Join the debate over the controversial question
Many of us would describe the ideal runner’s body as lean, lanky and lithe. But then someone who is none of these things blows past us in a 5K, leaving us questioning what ‘fit’ really looks like.
Some doctors say people who are overweight (with a body mass index – or BMI – of 25-29.9) or obese (with a BMI of above 30) will face health issues, regardless of how often – or fast – they run. But some studies show that heavy people who exercise can be cardiovascularly healthy and may live longer than their sedentary, but skinny, peers.
We asked two experts to, ahem, weigh in. Glenn Gaesser, director of the Healthy Lifestyles Research Centre at Arizona State University, US, says you can be fit and fat. Amy Weinstein, an assistant professor at Harvard Medical School, US, who studies the impact of obesity and exercise on disease, disagrees. Here’s why.
Virtually every weight-related health problem can be greatly improved or cured with a moderate level of exercise, even if you're overweight. The amount of exercise necessary to achieve a fitness level that greatly reduces disease and mortality risk is the equivalent of brisk walking for 30 minutes a day, five days a week, or running 20-30 minutes a day, three days a week. Glenn GaesserBased on research I've seen and studies I've performed, it appears that physical activity cannot completely reverse the ill effects of carrying excess weight with regard to diabetes and cardiovascular disease. The reason for this is unclear. It may be that the particular hormones and proteins that regulate weight and affect chronic diseases cannot be adapted by physical activity. Amy Weinstein
It's possible for a heavier runner to be faster than a thinner runner if the heavier runner has the necessary ingredients for better endurance: higher VO2 max, higher lactate threshold and better running economy. Genes play a huge role as well, as does experience. GGWell, sure, it's not impossible. But a person who is overweight would be faster if he lost weight. Theoretically, a loss of about two pounds will increase speed by about a metre per minute of running. So if a runner runs a 5K in 20 minutes, a two-pound weight loss would make him five seconds faster overall. AW
Subscribers can view the rest of the tips in the full article. Not a magazine subscriber? Subscribe online now to make a significant saving on the newsstand price.
Haven't seen any disagreement in this preview.
Virtually every weight-related health problem can be greatly improved...GG...it appears that physical activity cannot completely reverse...AW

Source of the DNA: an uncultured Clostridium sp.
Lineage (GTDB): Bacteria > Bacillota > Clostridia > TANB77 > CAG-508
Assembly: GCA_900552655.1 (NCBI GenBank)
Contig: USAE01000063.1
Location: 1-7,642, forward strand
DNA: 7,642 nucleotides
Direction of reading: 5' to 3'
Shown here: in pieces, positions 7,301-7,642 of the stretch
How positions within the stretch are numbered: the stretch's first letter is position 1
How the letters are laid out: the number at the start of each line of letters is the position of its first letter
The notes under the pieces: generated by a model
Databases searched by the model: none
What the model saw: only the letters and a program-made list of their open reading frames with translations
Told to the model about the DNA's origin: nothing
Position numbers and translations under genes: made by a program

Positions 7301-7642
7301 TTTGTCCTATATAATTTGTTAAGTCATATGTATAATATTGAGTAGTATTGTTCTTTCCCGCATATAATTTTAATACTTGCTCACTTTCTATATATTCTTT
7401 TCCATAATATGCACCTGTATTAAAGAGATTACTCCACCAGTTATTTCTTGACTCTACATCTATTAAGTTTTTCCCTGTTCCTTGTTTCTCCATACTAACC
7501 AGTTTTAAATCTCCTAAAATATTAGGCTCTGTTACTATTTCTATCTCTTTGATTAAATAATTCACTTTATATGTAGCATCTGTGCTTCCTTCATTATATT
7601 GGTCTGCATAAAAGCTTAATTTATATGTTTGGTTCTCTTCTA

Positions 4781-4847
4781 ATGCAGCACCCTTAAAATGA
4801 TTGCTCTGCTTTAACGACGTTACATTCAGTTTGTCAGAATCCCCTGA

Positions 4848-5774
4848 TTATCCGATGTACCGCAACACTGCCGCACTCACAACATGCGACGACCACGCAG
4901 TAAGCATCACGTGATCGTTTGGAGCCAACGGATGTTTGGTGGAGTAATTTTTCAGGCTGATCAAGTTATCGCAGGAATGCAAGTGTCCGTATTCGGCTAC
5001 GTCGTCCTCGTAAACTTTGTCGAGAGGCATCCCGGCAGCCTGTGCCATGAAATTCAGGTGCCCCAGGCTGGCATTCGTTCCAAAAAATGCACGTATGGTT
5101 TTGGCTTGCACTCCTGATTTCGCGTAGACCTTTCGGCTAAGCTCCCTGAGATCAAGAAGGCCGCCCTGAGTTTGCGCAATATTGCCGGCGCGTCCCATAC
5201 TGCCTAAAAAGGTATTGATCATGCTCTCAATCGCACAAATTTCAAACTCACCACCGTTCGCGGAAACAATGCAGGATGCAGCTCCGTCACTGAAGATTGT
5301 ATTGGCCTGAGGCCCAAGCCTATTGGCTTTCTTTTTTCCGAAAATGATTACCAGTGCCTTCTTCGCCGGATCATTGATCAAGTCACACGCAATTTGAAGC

It's possible for a heavier runner to be faster than a thinner runner...GGWell, sure, it's not impossible...AW
When you get some of your represented disagreement, or stick up that nutrition plan for 6-pack to pot-bellied in 12 weeks and improve your 5k time, mebbe I'll subscribe...
Two experts in violent agreement with the third party author desperately scrabbling for an interesting tag line whilst attempting to pander to overweight readers.
The question in the title says "fit", but the subtitle says "healthy".
Those are two very different things
You can be, but you need an indian fella on a scooter hitting you with a spatula.
After a couple of weeks of that, you can expect to win a marathon.
Fit for what?
Sumo wrestling? World's strongest man? Cross channel swimming?
Running with a 5kg backpack is hardly like running with an extra 5kg body mass as the extra mass is evenly distributed over your body, hence you cant loose mass in one specific part of your body. You can run comparable times in endurance events with 5kg extra as other factors such as hydration, race prep, etc come into play.
People who exercise regularly and are overweight are likely to be healthier than non-exercising slim people. When we exercise visceral fat gets burned and this reduces our risk of developing diabetes and heart disease. Non-exercising apparently slim types could still be developing dangerous levels of this visceral fat.
Having said that being overweight still increases your risk of a variety of diseases and your waist measurement is a good indicator of your overall health.
You can have a pot belly but be ripped elsewhere. I can send photographic evidence until the kettle training and core body work start to kick in.
Having been running for 2 years, I have dropped from 18 to 15 stone but still have the belly.
Legs like hewn granite and with the other gym work, arms and pecs like a small adonis.
Despite this I can only manage 8 min miles over distance and was recently knocked into 300 and something position in an 8 miler.
Some of the rugby boys finishing ahead of me had similar physique (including the pot belly). An awful lot of the 200+ behind me were rake thin.
This response is almost as pointless as the original post.
well im 5foot 10 an 16 stone,that makes me overweight but i can run half marathons in an hour 30, now the question is am i unfit an imagine what pace i would run if i was my ideal weight of 10 and half stone and illlooking
See loads of sub 1.30 half marathoners at 10 and a half stone but no short 16 stone ones. Not saying you are lying but where did you run this 1.30 half?
Visit the official Runner's World page
Follow Runner's World on Twitter
Other Natmag-Rodale Sites
Run For Charity
About Runner's World
Runner's World is a publication of Hearst Magazines UK which is the trading name of The National Magazine Company Ltd, 72 Broadwick Street, London, W1F 9EP. Registered in England 112955. All rights reserved.
Website powered by: Immediate Media Company Ltd. | © Runner's World 2002-2014 |